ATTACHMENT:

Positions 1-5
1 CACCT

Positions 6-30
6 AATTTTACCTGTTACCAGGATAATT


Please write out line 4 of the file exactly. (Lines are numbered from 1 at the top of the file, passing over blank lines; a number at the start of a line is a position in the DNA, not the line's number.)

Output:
6 AATTTTACCTGTTACCAGGATAATT